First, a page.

¶7 Here, corroboration was not required, yet was present to some degree in the striking consistency of E.M.'s testimony with the accounts he gave to the police, his parents, and to the social worker assigned to his case. Further, his description of the acts, as given to these persons, is in such graphic detail and exhibits such a familiarity with sexual function that it would be incredible to believe that a seven-year-old boy would have knowledge of these details from any source other than personal experience. The testimony and evidence presented easily meets the Spuehler standard of review. Accordingly, we must conclude that this assignment lacks merit.
¶8 As his second assignment of error, the appellant argues that inadmissible hearsay testimony was presented and that the trial court further erred in allowing E.M. to testify through videotape, rather than in person before the jury. We disagree on both points.
¶9 The hearsay testimony in question relates to testimony given by E.M.'s guardian and the social worker. These two witnesses repeated the story that E.M. had told them. Prior to allowing the jury to hear this testimony, an in camera hearing [747 P.2d 319] was held. The trial judge made his determination whether the purported testimony was sufficiently reliable. This is precisely the procedure outlined by the applicable statute. See 12 O.S.Supp. 1986 § 2803.1 [12-2803.1]. Further, E.M. testified, and was subject to thorough cross-examination, first in a closed room on camera and later, in person in front of the jury. E.M. was cross-examined on both occasions and was, in fact, called by the State purely as an accommodation to the defendant's attorney, who had expressed a desire for more in-depth cross-examination. Video tape testimony is specifically permitted by statute. 22 O.S.Supp. 1984 § 753 [22-753]. The appellant's suggestion that he was denied effective confrontation of the complaining witness is conclusively rebutted by the record. This assignment of error is meritless. See also Beshears v. State, 738 P.2d 1375 (Okl.Cr. 1987); Matter of W.D., 709 P.2d 1037 (Okl.Cr. 1985).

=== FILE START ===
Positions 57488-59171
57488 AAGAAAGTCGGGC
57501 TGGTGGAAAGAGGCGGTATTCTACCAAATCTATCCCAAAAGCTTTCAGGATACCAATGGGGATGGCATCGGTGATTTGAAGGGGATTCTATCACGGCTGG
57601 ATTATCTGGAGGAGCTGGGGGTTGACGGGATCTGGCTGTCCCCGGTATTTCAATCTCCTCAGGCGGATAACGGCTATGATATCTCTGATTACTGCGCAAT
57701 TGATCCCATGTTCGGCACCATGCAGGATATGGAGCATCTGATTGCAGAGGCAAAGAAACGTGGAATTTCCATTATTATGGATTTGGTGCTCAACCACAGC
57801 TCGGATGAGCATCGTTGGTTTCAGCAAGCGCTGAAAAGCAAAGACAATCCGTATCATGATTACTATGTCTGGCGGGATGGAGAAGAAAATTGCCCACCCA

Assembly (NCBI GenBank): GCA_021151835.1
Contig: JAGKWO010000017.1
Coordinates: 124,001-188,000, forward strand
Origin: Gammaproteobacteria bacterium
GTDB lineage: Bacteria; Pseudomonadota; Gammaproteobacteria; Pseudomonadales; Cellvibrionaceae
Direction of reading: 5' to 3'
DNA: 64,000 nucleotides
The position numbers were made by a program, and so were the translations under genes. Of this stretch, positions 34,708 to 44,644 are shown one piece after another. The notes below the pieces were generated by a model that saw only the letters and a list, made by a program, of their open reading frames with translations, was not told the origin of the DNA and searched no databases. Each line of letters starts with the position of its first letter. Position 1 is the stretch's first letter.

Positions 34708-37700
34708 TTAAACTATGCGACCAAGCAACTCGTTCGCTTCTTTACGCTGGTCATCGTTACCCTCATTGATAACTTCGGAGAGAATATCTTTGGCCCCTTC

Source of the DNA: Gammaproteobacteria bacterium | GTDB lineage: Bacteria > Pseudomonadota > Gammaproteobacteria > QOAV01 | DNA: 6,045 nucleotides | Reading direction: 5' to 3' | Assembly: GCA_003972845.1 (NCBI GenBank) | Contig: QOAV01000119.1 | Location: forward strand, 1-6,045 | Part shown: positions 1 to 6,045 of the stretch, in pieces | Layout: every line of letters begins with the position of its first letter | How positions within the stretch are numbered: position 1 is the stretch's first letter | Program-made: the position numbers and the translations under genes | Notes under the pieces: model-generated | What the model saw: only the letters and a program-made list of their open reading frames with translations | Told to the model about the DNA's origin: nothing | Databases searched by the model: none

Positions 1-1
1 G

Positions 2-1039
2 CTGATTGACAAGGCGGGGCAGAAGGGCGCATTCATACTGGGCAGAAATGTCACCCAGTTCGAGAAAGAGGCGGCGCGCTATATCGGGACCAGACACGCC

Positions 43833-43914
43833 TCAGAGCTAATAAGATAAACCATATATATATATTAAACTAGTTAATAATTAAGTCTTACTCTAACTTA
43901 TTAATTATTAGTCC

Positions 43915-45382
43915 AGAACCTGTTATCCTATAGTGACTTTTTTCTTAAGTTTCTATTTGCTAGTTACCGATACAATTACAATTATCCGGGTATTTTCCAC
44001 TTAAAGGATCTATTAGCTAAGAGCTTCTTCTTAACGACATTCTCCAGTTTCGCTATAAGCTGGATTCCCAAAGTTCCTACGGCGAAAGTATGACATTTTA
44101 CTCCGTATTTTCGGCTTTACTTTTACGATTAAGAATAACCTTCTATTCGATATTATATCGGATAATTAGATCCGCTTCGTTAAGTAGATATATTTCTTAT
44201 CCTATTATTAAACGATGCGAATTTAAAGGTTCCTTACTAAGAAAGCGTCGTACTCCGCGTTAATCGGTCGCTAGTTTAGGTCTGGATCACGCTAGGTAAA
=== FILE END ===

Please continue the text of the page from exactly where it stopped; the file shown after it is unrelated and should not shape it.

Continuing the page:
¶10 Next, the appellant argues that the trial court erred in allowing Dr. Burnard Pearce, a psychologist, to testify as an expert and express an opinion on an ultimate issue of fact. In concluding that there is no merit to this assignment, we need only recognize that such testimony is admissible as provided in our evidence code. See 12 O.S. 1981 § 2701 [12-2701] et seq. Nor do we see an abuse of discretion by the trial judge. See Johnson v. Wade, 642 P.2d 255 (Okl. 1982).
¶11 As his fourth assignment of error the appellant raises a much more troublesome issue. When the jury retired to deliberate, a video player was set up in the jury room and the video tape of E.M.'s testimony was sent back with the jury for additional viewing. The appellant argues that this was reversible error, requiring a new trial.
¶12 This precise issue has not been addressed in Oklahoma. The State argues that we need not address the issue now because no objection appears in the record, implying that the appellant has waived this question for appellate review. When no objection is voiced at trial, this Court will consider the question waived unless the appellant's fundamental rights have been jeopardized. See e.g. Tucker v. State, 675 P.2d 459 (Okl.Cr. 1984); Byrd v. State, 657 P.2d 183 (Okl.Cr. 1983).
¶13 The State alternatively argues that the video tape in question was an exhibit and that the trial court has great discretion when deciding whether to allow the jury to view exhibits. See Crossett v. State, 96 Okl.Crim. 209, 252 P.2d 150, 158 (1952). This tape, however, is not merely an exhibit, it is testimony.
¶14 In Engram v. State, 545 P.2d 1285, 1292 (Okl.Cr. 1976), this Court held that it was not error to refuse the jury's request to have parts of the record read to them after they had retired to deliberate. Similarly, in Givens v. State, 705 P.2d 1139, 1141 (Okl.Cr. 1985), we said that it was not error to refuse a jury's request to again hear certain testimony because it would add undue emphasis to that portion of the testimony. See also Savage v. State, 525 P.2d 1219 (Okl.Cr. 1974). On the other hand, however, our statutes permit this practice if, after the jury has retired to deliberate, the jury makes a request to again hear certain testimony. 22 O.S. 1981 § 894 [22-894].